POWER TO THE PEOPLE
When it comes to ethical shopping Frederique GulcherIngram practises what she preaches.
Her interest in conscious consumerism was sparked when she was introduced to sweatshop-free sneakers by a friend while living on Waiheke Island.
She went on to study social geography at Massey University and wrote an essay on the rise of ethical consumerism.
Last year she set up My Good Emporium, a Facebook page with views and products relating to sustainable fashion choices.
Mrs Gulcher-Ingram highlights the Bangladesh clothing factory that collapsed last April killing more than 1100 people as an example of disastrous business practices.
‘‘Some multi-nationals are so powerful ... they can push countries to create free trade zones like Mexico and China where the usual tariffs and regulations are completely done away with. ‘‘They’re called sweatshops. ‘‘I want to feel and know that what I wear has not played a part in creating sweatshops.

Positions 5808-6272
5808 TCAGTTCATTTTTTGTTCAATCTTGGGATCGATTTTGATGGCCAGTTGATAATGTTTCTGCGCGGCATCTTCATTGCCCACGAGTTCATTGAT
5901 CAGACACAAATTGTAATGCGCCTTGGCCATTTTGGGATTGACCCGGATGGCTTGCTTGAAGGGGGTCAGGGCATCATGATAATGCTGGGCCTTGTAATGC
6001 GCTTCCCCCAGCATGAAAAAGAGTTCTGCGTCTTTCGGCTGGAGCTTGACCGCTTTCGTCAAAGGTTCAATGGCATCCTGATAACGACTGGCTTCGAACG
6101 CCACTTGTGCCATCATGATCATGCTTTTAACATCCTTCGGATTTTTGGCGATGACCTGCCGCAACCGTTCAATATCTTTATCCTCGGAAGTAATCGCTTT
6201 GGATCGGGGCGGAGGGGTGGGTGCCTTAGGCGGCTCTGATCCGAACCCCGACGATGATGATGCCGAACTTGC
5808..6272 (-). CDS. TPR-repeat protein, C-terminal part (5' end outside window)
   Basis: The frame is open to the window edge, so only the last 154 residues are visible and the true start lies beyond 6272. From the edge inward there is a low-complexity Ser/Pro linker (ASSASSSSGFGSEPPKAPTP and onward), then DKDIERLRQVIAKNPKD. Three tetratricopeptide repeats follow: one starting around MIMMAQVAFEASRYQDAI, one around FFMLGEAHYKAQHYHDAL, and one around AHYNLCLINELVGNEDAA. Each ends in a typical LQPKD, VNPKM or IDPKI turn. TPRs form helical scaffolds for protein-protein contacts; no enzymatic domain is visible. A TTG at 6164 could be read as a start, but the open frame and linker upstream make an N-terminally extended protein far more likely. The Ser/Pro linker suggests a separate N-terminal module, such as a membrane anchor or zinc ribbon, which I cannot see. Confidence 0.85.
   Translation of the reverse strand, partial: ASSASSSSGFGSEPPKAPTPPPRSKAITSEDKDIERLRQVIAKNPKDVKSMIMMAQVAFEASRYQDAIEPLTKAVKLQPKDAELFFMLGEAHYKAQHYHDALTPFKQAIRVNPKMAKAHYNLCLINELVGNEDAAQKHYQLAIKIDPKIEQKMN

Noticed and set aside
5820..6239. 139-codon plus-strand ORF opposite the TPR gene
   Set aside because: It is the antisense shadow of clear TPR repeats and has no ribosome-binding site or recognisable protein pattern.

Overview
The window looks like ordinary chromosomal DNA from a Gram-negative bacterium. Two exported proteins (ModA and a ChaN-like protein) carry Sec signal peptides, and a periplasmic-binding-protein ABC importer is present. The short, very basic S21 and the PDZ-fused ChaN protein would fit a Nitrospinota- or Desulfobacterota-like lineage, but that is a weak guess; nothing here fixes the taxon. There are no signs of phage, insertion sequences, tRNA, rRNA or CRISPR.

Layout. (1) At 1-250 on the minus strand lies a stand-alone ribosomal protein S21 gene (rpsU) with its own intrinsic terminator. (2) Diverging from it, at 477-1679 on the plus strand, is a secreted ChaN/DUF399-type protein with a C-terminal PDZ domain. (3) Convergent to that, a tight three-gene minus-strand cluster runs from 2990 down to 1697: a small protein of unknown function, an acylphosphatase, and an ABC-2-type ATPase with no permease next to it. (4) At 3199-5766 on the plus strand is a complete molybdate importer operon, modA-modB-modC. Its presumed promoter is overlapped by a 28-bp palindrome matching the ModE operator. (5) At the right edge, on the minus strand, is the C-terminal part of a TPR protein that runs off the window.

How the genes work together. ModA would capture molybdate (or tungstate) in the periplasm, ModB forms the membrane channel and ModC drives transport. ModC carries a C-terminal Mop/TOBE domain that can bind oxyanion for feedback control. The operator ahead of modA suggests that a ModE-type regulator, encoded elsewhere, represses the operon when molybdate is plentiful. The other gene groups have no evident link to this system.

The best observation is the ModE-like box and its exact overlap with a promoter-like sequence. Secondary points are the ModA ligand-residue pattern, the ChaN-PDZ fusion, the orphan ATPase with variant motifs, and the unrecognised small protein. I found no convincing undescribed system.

‘‘I personally believe I should get fairly paid for my job and I believe that is the right of every person.’’
Mrs Gulcher-Ingram says shoppers can bring about change by boycotting products and brands using unethical practices and questioning companies about their policies.
‘‘I say to people you can’t make a change overnight but become more aware and slowly but surely if more people get involved things will change.
‘‘We have incredible power, and even just small steps make a difference.’’
Purchasing power: Frederique Gulcher-Ingram says everyone can make a difference by ensuring at least some of their purchases are ethically sound.